For most GPs observation of a full breastfeed is not a standard part of their training. Witnessing normal breastfeeding in the context of a Breastfeeding Support group (eg. Baby Cafe or Drop-In run by Peer Supporters) can:
- Develop an appreciation of the work done by Breastfeeding Support volunteers
- Enable appropriate signposting to local support
- Help to appreciate that the disproportionate presentation of breastfeeding problems seen in consultation can skew a clinicians’s perspective on breastfeeding outcomes
- Help the GP to learn to identify problems with breastfeeding technique
It is important to point out that observing at a Breastfeeding Support group alone will not give the GP adequate expertise for assessing breastfeeding management, and all women with breastfeeding problems should be signposted to experienced supporters.
However, observing breastfeeding support can help a GP to enable breastfeeding mothers to maintain breastfeeding for as long as they wish to (having developed an understanding of the purpose of breastfeeding support) and to be able to reassure mothers that improvements to attachment and positioning at the breast can often significantly improve the breastfeeding experience.
Here GPIFN member Dr Rosemary Marsh talks about her experience attending as an observer at a Breastfeeding Support Drop-In via contacts made through GPIFN. GPs who are interested in undertaking a similar observation can contact their local Health Visitors or area Infant Feeding Lead who will have details of local Breastfeeding Support groups.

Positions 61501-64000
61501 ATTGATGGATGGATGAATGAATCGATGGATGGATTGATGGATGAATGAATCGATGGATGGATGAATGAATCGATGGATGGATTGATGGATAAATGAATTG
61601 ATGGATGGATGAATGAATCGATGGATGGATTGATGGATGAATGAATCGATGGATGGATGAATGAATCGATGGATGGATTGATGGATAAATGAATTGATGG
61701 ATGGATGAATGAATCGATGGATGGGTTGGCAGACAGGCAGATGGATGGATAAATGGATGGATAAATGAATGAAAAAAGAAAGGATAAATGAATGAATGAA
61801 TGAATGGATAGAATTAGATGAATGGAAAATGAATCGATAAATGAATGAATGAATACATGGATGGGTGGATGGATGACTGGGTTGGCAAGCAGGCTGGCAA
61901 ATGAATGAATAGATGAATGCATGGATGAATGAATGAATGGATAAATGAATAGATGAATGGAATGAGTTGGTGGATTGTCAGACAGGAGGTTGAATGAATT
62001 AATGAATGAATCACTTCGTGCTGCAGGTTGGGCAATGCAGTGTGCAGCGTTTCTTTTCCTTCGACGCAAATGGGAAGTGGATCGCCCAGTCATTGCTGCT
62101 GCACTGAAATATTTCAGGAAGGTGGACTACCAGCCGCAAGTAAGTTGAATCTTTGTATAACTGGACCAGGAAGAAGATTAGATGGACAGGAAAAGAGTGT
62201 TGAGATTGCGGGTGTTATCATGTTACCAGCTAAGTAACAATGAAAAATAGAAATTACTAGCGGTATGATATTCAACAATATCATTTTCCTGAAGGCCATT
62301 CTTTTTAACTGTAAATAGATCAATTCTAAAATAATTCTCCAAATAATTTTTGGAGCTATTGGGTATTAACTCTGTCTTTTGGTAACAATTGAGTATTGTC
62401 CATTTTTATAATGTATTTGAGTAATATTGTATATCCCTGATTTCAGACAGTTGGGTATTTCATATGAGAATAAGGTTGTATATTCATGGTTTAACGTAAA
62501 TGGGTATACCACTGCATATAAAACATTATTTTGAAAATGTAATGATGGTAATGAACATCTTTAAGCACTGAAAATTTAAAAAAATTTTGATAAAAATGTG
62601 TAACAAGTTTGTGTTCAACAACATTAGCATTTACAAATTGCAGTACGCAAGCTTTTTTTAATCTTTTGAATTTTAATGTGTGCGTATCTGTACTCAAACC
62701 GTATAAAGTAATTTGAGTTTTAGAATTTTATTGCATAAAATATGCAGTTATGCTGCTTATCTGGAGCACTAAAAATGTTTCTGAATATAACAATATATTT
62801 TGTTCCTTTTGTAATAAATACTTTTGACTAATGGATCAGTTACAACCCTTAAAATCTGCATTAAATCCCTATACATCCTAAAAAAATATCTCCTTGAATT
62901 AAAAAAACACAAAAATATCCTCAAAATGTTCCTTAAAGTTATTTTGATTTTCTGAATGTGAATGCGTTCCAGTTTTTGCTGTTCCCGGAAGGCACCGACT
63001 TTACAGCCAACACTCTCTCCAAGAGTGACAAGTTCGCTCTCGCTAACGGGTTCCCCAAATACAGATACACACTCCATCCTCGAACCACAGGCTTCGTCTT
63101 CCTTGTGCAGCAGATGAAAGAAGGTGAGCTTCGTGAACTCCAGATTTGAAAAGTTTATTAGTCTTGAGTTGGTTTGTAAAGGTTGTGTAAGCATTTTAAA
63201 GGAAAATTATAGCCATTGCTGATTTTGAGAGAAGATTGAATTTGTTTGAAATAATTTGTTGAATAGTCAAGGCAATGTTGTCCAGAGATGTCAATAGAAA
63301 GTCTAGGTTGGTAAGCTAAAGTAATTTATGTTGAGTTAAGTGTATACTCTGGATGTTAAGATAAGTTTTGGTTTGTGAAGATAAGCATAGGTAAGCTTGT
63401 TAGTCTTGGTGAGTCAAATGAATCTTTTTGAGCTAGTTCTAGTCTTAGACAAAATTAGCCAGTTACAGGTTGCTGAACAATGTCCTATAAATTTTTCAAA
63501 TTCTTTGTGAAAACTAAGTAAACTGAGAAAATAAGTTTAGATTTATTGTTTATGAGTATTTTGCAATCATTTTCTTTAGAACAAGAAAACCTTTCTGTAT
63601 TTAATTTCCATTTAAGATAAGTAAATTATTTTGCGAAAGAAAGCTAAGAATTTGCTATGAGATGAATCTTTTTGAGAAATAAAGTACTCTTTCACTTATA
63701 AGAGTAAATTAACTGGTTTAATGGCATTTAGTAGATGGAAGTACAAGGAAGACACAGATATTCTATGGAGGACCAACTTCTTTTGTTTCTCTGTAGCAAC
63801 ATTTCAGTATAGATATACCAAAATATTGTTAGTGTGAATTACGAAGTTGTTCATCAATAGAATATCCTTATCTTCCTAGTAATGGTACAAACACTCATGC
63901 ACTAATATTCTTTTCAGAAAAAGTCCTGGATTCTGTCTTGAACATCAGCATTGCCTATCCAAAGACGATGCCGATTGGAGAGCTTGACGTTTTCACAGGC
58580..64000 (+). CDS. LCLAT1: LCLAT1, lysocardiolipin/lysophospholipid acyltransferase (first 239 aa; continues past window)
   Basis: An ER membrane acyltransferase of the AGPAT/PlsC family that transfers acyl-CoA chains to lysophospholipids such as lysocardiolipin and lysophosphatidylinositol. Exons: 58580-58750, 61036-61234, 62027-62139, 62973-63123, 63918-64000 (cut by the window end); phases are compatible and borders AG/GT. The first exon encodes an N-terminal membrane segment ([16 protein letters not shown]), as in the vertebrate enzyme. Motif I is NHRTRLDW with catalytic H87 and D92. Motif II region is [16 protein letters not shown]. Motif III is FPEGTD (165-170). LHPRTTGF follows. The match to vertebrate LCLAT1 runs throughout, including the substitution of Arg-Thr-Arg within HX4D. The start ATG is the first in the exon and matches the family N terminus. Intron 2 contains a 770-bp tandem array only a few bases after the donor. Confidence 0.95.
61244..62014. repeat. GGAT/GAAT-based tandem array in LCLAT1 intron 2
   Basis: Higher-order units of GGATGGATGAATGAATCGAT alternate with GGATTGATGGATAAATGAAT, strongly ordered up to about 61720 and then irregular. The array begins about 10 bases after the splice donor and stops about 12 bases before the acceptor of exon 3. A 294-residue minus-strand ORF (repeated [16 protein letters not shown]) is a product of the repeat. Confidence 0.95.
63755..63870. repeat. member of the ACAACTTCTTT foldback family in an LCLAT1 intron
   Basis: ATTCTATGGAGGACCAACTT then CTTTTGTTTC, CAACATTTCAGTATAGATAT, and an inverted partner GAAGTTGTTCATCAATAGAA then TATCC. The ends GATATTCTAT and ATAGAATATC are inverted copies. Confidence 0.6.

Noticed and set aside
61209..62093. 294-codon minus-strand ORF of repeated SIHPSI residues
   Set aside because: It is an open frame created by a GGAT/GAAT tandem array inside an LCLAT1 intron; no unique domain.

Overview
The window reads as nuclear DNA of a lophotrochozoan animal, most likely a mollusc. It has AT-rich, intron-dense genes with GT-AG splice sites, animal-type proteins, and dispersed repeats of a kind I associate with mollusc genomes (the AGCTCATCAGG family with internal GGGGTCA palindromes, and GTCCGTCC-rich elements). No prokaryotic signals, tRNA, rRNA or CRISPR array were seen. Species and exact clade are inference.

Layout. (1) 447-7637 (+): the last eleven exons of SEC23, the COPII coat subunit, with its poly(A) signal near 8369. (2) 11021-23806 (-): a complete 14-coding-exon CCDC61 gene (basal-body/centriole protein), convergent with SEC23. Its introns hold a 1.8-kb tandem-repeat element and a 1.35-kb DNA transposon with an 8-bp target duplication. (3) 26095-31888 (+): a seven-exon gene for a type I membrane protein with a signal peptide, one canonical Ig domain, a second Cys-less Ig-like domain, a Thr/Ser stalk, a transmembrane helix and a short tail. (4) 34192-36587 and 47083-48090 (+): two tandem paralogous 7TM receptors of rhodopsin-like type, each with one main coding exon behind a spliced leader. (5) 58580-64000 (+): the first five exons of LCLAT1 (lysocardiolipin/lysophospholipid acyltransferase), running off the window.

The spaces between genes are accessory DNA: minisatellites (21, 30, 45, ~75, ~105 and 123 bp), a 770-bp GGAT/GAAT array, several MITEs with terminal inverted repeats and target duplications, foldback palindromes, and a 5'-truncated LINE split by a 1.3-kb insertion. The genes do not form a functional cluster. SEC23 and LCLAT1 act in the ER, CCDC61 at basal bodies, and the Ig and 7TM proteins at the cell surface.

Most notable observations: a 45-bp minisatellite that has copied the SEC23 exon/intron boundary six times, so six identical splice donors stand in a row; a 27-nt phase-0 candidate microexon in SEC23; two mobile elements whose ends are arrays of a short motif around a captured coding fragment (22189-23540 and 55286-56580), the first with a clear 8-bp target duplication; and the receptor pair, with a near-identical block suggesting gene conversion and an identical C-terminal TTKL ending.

I attended the group and observed how the support workers approached the mothers and gave support or advice for varied breastfeeding problems. The most stark difference in their approach to that I have come across in Paediatric and GP Practice is that they had so much time available. They were able to let the mothers sit and feed at their leisure over a 1-2 hour period. There was no concentrated observation of technique or latch or ‘history taking’ but this emerged organically by observing how the mothers and babies behaved during a normal feed and by just chatting to the mothers about their experiences…Mostly they simply offered support and just a chance to chat in an environment where other mothers also feeding normalised the process and their experiences.
There were some problems for which they gave little bits of advice for example they explained different possible (feeding) positions and explained when baby was actively feeding vs comfort-sucking from observation of the feed.
They supported the use of supplemental feeds in one mother where it seemed apparent that the baby was not thriving on breastfeeds alone and appeared unsatisfied after feeds (NB this had already been recommended by other professionals so they didn’t change management, simply supported its implementation alongside breastfeeding).
They also gave some advice about possible thrush vs other causes of nipple pain in one mother. This was contrary to the advice the mother had been given by her GP previously but they were quite sensitive in the way they approached the idea that the presentation may have changed with time since she was seen by her doctor and also that the GP’s opportunity to observe the feed and their limited experience of breastfeeding may have made their impression different to that which was most likely today.
If I come across scenarios where mothers are unable to access such groups I can also feel a bit more confident in giving some advice/support which I think will be in line with theirs…The experience has also motivated me to try to spread knowledge of these services, and of common breastfeeding problems, to other colleagues.
Dr Rosemary Marsh, GP Specialist Trainee, MRCPCH